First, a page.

Innovate, preserve

Most city post offices have discontinued the service of collecting telegrams as it has become unviable to maintain the service. So, if you wanted to whet your child’s curiosity about this almost relic of your past, you would probably have to go to a bigger branch, if not the General Post Office. Bharat Sanchar Nigam Limited (BSNL), it is believed, spends more on a telegram than it earns. On an average, the cost of one telegram to BSNL is about Rs 40. It charges Rs 3.50 for a telegram of 10 words or less. The charge for each additional word is 50 paise.

In most other countries of the world, the telegram has already acquired the dinosaur status. In the UK, the telegram is promoted as a retro form of greeting and in Sweden they are delivered under the category of ‘nostalgic novelty items’. Frequently used in Japan, telegrams can be ordered online!

The typewriters are still used in the cities in courts and police stations for typing legal documents and affidavits. The advantages of typewriters in such settings would be very tough for a computer to contest. They do not require electricity or technical skills and are portable.

Jab we don’t meet

Robert Frost, in the wonderful poem
‘A Time to Talk’, writes:

WHEN a friend calls to me from the road
And slows his horse to a meaning walk,
I don’t stand still and look around
On all the hills I haven’t hoed,
And shout from where I am, What is it?
No, not as there is a time to talk.
I thrust my hoe in the mellow ground,
Blade-end up and five feet tall,
And plod: I go up to the stone wall
For a friendly visit.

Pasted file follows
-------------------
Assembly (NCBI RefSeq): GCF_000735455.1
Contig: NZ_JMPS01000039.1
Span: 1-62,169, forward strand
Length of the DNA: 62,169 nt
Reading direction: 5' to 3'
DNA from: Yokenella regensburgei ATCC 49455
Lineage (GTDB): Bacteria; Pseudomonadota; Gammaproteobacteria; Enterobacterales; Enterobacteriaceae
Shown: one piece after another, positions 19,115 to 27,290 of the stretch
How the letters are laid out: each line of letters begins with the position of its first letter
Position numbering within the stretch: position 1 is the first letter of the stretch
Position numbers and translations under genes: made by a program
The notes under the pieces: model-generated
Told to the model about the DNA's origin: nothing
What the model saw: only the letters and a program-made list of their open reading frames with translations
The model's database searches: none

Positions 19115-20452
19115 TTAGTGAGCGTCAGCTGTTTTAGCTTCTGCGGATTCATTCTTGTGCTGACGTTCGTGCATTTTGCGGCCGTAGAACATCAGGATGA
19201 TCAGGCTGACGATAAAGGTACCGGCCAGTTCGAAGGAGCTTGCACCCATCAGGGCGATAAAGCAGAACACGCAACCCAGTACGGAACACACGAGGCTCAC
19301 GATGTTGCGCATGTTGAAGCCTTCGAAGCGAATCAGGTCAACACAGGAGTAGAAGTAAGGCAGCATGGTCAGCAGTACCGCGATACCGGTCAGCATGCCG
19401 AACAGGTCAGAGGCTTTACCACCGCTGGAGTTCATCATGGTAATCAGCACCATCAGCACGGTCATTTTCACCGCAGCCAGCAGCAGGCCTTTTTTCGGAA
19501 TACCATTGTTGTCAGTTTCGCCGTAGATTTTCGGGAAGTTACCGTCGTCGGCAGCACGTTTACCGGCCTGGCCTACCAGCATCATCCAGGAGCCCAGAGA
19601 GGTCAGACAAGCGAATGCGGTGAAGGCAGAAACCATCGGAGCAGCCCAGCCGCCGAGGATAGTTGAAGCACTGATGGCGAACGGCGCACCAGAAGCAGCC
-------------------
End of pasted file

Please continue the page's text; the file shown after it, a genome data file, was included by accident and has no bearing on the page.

Technology has a way of pervading our lives in ways that our people-to-people interaction dwindles with each advancement. In small villages, the post office serves a social purpose. It is another place for meeting and interaction between people. Everyone knows everyone else and their ‘business’. We in cities prefer our closed doors.

We start to speak into our cell phones if we see a neighbour approaching so we don’t have to make a conversation. We walk our babies and dogs either talking into our cell phones or listening to music, leaving them to their own thoughts. Social interaction is confined to planned meetings. Chance encounters are discouraged and frowned upon.

It is not just the gramophone that sits in the curio corner of our houses. The CD players and music systems that played out music that the family listened to together have lost their place of pride in our lives. In fact, aren’t the days of listening to music together over? With music that can be stored, streamed in cell phones, iPods and other miniscule devices, everyone has their own music stuffed into their ears.